Questions are being raised about the way police handled about 100 protesters on Black Friday at the St. Louis Galleria. State Rep. Bruce Franks Junior, D-St. Louis, is among seven people arrested after the event to protest police brutality. He tells Missourinet that a lot of unnecessary force was used.
According to Franks, protesters complied with the directions given by police. They were leaving when some protesters noticed police trying to arrest an innocent bystander.
“I ran back and others ran back because we don’t leave anybody behind,” says Franks.
Franks explained to an officer that the spectator was not a part of the protest. He volunteered to be locked up instead of the onlooker. That’s when another protester came up to Franks and said “Don’t worry, we got it all on tape talking to the officers. We filmed you.”
Franks says an officer thought he heard the man say an obscenity – prompting the officer to arrest the man.
“He (the officer) started to advance on him. I just took two steps back,” says Franks. “When he (the officer) grabbed him, he (the officer) grabbed me and took me down to the ground.”
Franks says the zip ties used to restrain him were so tight that they were cutting off his circulation – causing him to start losing feeling in his thumbs.
“The reason we ended up (being arrested) is because the officer didn’t like what he heard, which is a problem within itself,” says Franks.
Some critics say they are fed up with the protesting in the St. Louis area.
You say this as if someone besides you and your thug friends care. I have yet to have someone block my path or threaten me while shopping but if it ever does happen the last thing you will have to worry about is the police.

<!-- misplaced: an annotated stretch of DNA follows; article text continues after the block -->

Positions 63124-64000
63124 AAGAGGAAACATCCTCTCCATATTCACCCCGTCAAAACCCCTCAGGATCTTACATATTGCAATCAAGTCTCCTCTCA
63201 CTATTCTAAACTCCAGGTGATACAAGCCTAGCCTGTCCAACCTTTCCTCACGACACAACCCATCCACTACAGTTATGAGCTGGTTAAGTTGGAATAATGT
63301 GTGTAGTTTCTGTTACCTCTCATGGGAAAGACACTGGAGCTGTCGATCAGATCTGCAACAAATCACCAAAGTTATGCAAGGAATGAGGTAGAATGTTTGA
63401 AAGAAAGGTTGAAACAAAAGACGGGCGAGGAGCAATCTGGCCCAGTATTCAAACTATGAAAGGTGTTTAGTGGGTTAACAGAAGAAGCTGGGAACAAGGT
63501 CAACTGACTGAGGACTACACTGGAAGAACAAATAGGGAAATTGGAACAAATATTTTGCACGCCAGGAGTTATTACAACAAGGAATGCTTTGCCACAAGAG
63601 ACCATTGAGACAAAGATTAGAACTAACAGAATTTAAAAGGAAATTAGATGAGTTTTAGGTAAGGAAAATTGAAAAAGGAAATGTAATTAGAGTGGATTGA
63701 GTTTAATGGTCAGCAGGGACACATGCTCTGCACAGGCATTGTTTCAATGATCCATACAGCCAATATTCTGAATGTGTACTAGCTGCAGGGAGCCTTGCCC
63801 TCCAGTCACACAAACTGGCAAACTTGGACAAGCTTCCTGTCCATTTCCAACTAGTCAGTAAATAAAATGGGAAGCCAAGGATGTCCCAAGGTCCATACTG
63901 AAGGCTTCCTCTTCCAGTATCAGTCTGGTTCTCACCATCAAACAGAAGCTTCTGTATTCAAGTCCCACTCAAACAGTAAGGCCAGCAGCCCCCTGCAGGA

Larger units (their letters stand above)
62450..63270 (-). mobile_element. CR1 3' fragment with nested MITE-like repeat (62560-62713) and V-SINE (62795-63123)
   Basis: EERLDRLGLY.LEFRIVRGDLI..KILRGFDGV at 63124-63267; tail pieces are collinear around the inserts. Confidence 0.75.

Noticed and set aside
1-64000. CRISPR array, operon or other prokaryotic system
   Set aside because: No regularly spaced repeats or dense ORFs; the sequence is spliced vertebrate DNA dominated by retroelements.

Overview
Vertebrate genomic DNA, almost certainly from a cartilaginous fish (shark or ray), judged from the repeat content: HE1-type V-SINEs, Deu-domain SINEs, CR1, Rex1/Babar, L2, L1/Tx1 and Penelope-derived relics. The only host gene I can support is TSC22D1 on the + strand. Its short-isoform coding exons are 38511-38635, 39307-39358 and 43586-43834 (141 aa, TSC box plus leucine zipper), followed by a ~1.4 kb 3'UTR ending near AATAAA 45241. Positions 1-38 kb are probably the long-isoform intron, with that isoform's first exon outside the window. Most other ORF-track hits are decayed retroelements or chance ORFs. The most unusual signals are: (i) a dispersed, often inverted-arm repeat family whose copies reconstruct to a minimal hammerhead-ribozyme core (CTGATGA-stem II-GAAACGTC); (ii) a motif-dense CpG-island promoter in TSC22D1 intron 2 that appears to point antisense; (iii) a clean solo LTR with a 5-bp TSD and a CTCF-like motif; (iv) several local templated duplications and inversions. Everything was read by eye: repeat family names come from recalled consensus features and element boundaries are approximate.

— DKL (@yelldaniyell) November 25, 2017
If someone came into your office and yelled at the top of their lungs what would you do
— Make STL Great Again (@MSTLGA) November 27, 2017
Franks was an active protester in Ferguson and after a judge’s ruling in September that freed a former St. Louis police officer of a first-degree murder charge in the shooting death of a black drug suspect. He says the fight will continue for racial equality.
“If they’re exhausted because we’re protesting, imagine how exhausted we are from protesting. It’s not like we wake up every day and say ‘Hey this is what we want to be doing right now.’ It’s the fact that it has to be done. So, we’re more exhausted than everybody else that might be inconvenienced for a couple hours,” says Franks.
Franks says many people his age or older have been raised to be careful about what they say. But, not Franks.
“A lot of times, that hinders you from telling the truth and speaking up,” says Franks. “One thing my mother taught me is say what’s on your mind. You might get in trouble, but staying silent isn’t worth it.”
That’s the message he teaches his children and the youth that he mentors.
“You’ve got to speak up. Don’t just speak up. Speak loudly. That way, nobody has to wonder where you stand,” says Franks.
He would not say whether he plans to file a lawsuit claiming police mistreatment during the Black Friday protest.
View video of the Black Friday incident: